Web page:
• TelexFree scam that was eventually shut down in 2014
  • iFreeX (meeting raided by Brazilian police in Feb 2015)
Back in February 2014 MLMSkeptic did a profile on Sann Rodrigues, here's a bit of an update. 

In April 2014, TelexFree tried to declare bankruptcy, and was immediately raised by Homeland Security and Mass Department of Securities. Their CFO Joe Craft tried to leave with a laptop bag he claimed was personal property. It was searched and TENS OF MILLIONS in cashier's checks was found in the bag and the entire bag was held for evidence. SEC filed its case under seal to be opened upon raid. . 

After TelexFree went bust in April 2014, it appears that Sann Rodrigues was still traveling the world, still selling TelexFree, but is looking for another scam to promote, and he seem to be the first person EVER to promote iFreeX as of September 2014, which, based on the name, appears to be at least inspired by, if not an outright clone of TelexFree, as it claims to be a communications app to do voice and text chat, video talk, and video conference. (TelexFree was VOIP, which is voice chat)  There are many who suspect that Sann Rodrigues was the real founder of iFreeX (though the real founder had not been identified thus far). 

Within 1 month, Massachussetts, where TelexFree was based, issued a warning on iFreeX being a scam and a clone of TelexFree. Sann Rodrigues then apparently deleted all the iFreeX content from his Facebook timeline. (it is widely believed that he then started a new one somewhere that only posts in Portuguese, hidden from public view) 

In Feburary 2015, Brazilian Federal police special unit GAEP raided an iFreeX meeting headed by Sann Rodrigues. Rodrigues was invited downtown for a long chat, and apparently had his passport confiscated and told "don't leave the area". Apparently the Brazilians want to talk about his tax evasion. 

Monday, June 29, 2015

Scam Psychology: Know Just Enough to be Dangerous (to yourself and others)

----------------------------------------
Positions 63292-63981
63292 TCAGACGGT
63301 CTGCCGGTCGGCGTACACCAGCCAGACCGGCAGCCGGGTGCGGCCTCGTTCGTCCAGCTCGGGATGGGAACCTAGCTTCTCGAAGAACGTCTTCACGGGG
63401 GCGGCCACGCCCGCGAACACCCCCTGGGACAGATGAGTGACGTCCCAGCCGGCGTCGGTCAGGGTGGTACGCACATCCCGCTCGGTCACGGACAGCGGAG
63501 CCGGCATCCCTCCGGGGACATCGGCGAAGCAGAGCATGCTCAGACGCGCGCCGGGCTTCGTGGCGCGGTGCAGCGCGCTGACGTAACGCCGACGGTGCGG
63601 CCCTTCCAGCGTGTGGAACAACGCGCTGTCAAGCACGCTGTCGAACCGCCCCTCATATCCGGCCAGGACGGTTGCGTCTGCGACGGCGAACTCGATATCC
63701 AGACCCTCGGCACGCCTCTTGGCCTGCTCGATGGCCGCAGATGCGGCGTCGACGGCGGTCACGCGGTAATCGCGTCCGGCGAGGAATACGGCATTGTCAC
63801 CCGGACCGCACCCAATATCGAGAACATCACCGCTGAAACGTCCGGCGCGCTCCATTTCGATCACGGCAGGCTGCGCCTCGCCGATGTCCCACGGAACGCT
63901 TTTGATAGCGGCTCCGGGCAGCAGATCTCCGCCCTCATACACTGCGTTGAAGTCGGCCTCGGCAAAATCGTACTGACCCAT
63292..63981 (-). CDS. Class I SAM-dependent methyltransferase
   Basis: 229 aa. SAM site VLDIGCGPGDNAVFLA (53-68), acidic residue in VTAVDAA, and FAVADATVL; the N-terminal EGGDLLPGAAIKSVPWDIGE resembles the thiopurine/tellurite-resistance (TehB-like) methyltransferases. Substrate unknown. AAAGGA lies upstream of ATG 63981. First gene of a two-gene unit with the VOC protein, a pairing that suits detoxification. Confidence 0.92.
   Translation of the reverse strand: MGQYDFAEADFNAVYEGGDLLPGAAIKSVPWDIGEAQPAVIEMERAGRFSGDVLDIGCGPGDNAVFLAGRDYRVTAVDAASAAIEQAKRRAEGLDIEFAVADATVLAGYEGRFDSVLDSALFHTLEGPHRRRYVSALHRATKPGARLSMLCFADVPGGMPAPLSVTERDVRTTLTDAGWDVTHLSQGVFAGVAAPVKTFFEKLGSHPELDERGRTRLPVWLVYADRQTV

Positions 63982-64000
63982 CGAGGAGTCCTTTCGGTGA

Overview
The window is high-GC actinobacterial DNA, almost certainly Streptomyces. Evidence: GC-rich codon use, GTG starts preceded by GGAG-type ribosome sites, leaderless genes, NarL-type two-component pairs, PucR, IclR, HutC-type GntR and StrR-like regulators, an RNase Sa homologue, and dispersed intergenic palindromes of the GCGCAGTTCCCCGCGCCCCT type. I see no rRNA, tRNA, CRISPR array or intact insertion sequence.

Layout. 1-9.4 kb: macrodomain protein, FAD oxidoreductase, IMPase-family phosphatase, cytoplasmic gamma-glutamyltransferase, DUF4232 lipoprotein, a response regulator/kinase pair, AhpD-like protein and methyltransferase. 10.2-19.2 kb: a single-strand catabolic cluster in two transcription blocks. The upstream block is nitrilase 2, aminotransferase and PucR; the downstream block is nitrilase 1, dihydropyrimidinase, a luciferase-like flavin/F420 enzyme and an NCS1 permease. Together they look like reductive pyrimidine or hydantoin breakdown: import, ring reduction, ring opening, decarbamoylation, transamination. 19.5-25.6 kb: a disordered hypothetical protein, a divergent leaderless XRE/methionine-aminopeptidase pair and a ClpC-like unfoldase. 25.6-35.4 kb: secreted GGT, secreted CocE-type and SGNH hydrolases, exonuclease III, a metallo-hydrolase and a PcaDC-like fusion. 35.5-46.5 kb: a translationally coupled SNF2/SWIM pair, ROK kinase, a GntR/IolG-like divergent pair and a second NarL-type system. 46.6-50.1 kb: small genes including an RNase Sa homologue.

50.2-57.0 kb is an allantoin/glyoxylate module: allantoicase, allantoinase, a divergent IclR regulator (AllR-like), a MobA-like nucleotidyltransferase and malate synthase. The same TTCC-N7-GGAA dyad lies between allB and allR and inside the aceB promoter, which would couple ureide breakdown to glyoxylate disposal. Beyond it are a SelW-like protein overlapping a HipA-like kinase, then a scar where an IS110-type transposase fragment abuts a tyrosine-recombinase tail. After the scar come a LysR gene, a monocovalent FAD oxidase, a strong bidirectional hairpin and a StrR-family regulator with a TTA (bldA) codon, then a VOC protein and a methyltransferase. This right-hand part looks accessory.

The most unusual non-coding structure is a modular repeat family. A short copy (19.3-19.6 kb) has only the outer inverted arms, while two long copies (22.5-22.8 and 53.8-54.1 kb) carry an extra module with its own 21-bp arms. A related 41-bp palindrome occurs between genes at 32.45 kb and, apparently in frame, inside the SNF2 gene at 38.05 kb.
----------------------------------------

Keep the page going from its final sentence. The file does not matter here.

Do you know just enough to be dangerous? You don't think so?

You are probably wrong, as scientists have LONG documented "Dunning-Kruger Effect". Basically, for a given skill, incompetent people will
  • fail to recognize their own lack of skill
  • fail to recognize genuine skill in others
  • fail to recognize extremity of their inadequacy
Basically, you are so incompetent, you don't even recognize that you ARE incompetent. It's be like a person born and grew up near-sighted, that he thinks the world really is slightly blurry, and didn't even realize he needed glasses. 

This is related to, but is not the same as overconfidence effect, in that a person always thinks his confidence in his or her judgments is greater than the ACCURACY of those judgments. This is especially true when the confidence is high. People who were 100% sure of their answer in a certain test that turned out to be only 80% right are guilty of such overconfidence.

This is very common in scams, where the victims were recruited to be a co-conspirator, (i.e. to also recruit, for pyramid and Ponzi schemes, and/or to act as "anecdote witnesses", promoters, and so on), where the victim, overconfident in his or her skills to spot a scam (often armed with such myths as "we have a product, thus we can't be a pyramid scheme", or "I got paid, thus it can't be a scam"), failed to even realize s/he is not competent to even recognize his/her incompetence and failed to recognize proper advice from others.

The scammers are experts in making you believe you made the right decision(s) all along by give you the mushroom treatment, through "learned optimism", except they do it through lie and deceit.